Terri Joe is no true preacher’s daughter. She spawns from the mind of Kelon, a shy, bubbly 27-year-old hailing from Houston. Kelon worked in tech before going viral on TikTok, but now he’s a full-time internet personality with more than a million followers on his main account @_psyiconic. And while Terri Joe is his most famous character, you can also find him on Live as Terri Joe's cousin Jeorgia Peach, an LA party girl perpetually blessed with a neon pink glow, or as her doppelganger Amethyst Jade, a goth girl vampire currently haunting Salem, Massachusetts.

PAPER talked to Kelon about life before TikTok superstardom, the mechanics of the improv and the method behind the madness — one that appears to be refreshingly unmethodical. The “Terri-verse,” as fans have dubbed Terri Joe’s cinematic realm, is sprawling and complex, but it truly is created “on the fly.” In fact, Kelon doesn’t even think about the Lives during the day. When he goes on Live, he “blacks out” and lets the story flow. Nothing, not even the most absurd interaction, seems to faze him, let alone his interfacing with superstars.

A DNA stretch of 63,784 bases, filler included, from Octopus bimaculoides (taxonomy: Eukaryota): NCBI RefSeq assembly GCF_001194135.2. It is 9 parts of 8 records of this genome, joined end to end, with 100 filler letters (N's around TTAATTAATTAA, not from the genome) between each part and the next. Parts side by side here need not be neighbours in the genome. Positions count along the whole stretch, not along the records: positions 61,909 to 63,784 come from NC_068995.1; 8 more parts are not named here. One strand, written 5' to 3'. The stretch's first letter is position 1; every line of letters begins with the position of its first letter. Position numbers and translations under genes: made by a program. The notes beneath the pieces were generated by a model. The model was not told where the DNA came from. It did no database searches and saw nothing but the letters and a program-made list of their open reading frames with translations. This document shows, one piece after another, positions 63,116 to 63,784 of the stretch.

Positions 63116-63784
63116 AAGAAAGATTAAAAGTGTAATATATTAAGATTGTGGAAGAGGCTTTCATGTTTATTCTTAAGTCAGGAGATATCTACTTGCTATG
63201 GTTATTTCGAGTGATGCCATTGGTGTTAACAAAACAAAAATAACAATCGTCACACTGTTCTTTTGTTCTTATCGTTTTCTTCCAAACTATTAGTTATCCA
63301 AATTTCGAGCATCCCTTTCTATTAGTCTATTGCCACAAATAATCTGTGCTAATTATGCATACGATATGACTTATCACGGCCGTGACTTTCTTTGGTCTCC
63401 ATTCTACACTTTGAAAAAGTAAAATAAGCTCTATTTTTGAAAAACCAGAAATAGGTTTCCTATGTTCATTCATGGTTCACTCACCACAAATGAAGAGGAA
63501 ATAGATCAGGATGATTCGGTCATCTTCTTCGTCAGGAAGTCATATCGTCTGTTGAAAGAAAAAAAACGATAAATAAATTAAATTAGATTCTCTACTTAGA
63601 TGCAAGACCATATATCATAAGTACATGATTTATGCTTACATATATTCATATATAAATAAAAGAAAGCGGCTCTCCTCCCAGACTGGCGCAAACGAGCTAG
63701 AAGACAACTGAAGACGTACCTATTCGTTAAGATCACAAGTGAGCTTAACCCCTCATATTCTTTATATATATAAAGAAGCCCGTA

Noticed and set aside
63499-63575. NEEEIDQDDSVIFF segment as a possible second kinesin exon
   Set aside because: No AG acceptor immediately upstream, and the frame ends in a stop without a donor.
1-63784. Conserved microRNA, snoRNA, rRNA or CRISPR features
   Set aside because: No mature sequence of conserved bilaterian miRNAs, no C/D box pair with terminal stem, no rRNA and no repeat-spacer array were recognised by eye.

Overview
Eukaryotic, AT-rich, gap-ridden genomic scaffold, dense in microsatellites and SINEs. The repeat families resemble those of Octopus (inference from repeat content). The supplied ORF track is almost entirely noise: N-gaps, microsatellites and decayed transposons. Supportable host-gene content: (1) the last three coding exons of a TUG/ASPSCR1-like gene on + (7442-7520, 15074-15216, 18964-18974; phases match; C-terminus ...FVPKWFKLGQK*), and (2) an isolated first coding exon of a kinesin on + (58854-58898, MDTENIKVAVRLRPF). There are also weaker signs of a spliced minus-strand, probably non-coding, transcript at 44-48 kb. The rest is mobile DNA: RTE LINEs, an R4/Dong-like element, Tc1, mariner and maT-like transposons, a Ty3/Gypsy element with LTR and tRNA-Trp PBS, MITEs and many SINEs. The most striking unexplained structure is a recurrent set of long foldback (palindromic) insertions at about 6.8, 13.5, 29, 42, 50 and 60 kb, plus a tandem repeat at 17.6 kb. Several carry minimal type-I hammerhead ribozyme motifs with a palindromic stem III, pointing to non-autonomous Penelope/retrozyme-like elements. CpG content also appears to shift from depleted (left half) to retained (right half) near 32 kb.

Which is probably why the whole thing proves so consistently thrilling. In an era overrun by hyper-strategic influencers and “content creators,” maybe the most genuine thing you can be is a person in a wig with a haphazard knowledge of the Gospel and an unflinching commitment to the bit.

Welcome to the Terri-verse. Like our own, it’s ever-expanding.

Describe the first time you went on TikTok Live. Were you in character?

I have no clue. I started going Live while I was working for this little tech startup job and it was annoying as hell. So it came from me needing an outlet. It was something fun to do after I got out of work.

And I'm not even that kind of person. It’s not in my personality to be happy on camera and be doing dumb stuff. Well, I guess it is now. But even right now, like [this Zoom interview] is awkward for me. Not because of you or anything. I just feel awkward because being on camera is weird. But when it's Terri, it’s different, because it's not me.